The law in South Africa makes provision for dispute of a commercial nature to be settled in and out of the court. Where a dispute is brought before the court, the process is called litigation. However, when parties do not want to involve the courts, alternative dispute resolution methods such as arbitration may be called upon.
In general, it seems as though arbitration has become a preferred method of dispute resolution, especially when we consider that South Africa, through its International Arbitration Act 15 of 2017 may now be chosen as a seat for international arbitration matters. It could also be that when it comes to commercial matters, an arbitrator may have a more specialised skill set than a judge – for example, an arbitrator with extensive experience in the shoe manufacturing industry. If the matter does not cross borders, it should be noted that it will still be subject to the provisions in the Arbitration Act 42 of 1965.
It is important to know that one dispute resolution method is not better than the next, each has its time and place. Why don’t we look at a few advantages and disadvantages of arbitration and litigation:
- In terms of cost, arbitration does win out. Since it is resolved much faster, the legal fees for arbitration will be much lower than a long and drawn out litigation process in the courts.
- Arbitration also allows the parties to choose their arbitrator, whereas with litigation a judge is assigned to them
- Arbitration is more private than litigation, as the matters discussed in the agreement are not being discussed in a possibly open court of law
- In some cases, the cost of arbitration may exceed that of litigation, such as when High Court rules apply - which increases the cost of professionals involved in the process significantly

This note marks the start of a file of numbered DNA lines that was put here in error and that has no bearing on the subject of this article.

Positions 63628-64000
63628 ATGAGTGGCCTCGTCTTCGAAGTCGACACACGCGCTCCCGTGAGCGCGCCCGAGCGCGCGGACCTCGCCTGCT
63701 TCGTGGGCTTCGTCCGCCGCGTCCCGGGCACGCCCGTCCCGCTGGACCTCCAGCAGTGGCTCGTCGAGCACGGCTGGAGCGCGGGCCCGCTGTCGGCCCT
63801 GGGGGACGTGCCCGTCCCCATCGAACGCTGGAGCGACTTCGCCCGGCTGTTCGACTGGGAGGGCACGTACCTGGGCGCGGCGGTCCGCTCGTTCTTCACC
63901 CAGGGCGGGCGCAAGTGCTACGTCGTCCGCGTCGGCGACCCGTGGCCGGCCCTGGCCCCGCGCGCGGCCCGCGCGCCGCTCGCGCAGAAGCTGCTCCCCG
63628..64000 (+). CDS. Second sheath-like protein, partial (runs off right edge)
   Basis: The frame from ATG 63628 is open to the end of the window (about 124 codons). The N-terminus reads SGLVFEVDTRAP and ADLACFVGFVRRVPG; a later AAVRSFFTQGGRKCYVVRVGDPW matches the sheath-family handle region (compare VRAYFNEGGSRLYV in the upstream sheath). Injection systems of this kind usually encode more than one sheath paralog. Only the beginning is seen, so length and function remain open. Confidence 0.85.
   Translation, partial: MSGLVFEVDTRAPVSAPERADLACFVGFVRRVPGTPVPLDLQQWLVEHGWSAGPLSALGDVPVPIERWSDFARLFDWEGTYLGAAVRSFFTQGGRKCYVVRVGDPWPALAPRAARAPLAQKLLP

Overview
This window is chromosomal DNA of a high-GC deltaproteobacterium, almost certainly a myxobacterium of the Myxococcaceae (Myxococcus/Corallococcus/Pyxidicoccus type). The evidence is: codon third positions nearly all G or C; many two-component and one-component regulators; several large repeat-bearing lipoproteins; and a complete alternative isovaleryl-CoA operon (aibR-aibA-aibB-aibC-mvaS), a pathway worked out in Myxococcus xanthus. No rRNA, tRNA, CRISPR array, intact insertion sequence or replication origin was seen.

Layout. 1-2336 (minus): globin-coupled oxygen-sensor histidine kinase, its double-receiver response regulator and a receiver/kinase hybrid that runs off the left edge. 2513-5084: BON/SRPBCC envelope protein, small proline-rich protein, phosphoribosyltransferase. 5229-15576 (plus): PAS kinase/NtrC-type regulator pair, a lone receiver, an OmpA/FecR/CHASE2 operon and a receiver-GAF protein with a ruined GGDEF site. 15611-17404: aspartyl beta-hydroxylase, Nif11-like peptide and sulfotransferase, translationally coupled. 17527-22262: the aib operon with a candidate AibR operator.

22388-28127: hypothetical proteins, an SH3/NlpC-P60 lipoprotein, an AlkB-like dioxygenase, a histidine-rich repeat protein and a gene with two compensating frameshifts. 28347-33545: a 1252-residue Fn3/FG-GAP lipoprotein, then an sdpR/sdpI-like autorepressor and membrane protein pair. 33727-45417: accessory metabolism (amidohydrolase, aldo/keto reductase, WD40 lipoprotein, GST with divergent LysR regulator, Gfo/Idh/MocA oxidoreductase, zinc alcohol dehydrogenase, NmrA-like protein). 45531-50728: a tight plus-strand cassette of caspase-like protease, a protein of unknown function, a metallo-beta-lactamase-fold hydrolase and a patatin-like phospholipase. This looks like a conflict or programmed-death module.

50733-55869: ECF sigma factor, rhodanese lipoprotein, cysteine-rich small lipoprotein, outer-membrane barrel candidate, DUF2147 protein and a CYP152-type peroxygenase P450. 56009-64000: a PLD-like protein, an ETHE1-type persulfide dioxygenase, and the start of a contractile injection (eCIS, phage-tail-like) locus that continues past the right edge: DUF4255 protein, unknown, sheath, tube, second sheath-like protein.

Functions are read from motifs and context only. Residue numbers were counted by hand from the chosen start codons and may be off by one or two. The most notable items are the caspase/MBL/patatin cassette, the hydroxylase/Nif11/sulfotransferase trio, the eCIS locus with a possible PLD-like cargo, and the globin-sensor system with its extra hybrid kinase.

- The rules regarding contractual consent are more complicated when it pertains to arbitration than litigation and it may sometimes be more cumbersome in a practical sense to commit to an arbitration process.
- With litigation, there is always the chance to appeal the decision of the courts, however, arbitration is more final, unless both parties agree to an appeal procedure.
Although mostly governed by legislation, commercial litigation and arbitration in South Africa also draw from the common law influences on our legal system, which is based mostly on English law and case law as developed by the courts.
Both commercial arbitration and litigation follow similar procedures for evidence gathering, such as evidence discovery, expert witnesses and pre-trial conferences. In many cases, the courts may actually advise the parties to seek out alternative dispute resolution methods such as arbitration for commercial matters, because of the financial and time investment commercial litigation in court might be.
If you are in need of any advice regarding commercial litigation and arbitration processes, kindly reach out to us and we can put you in touch with a commercial litigator that may be able to advise on the matter.
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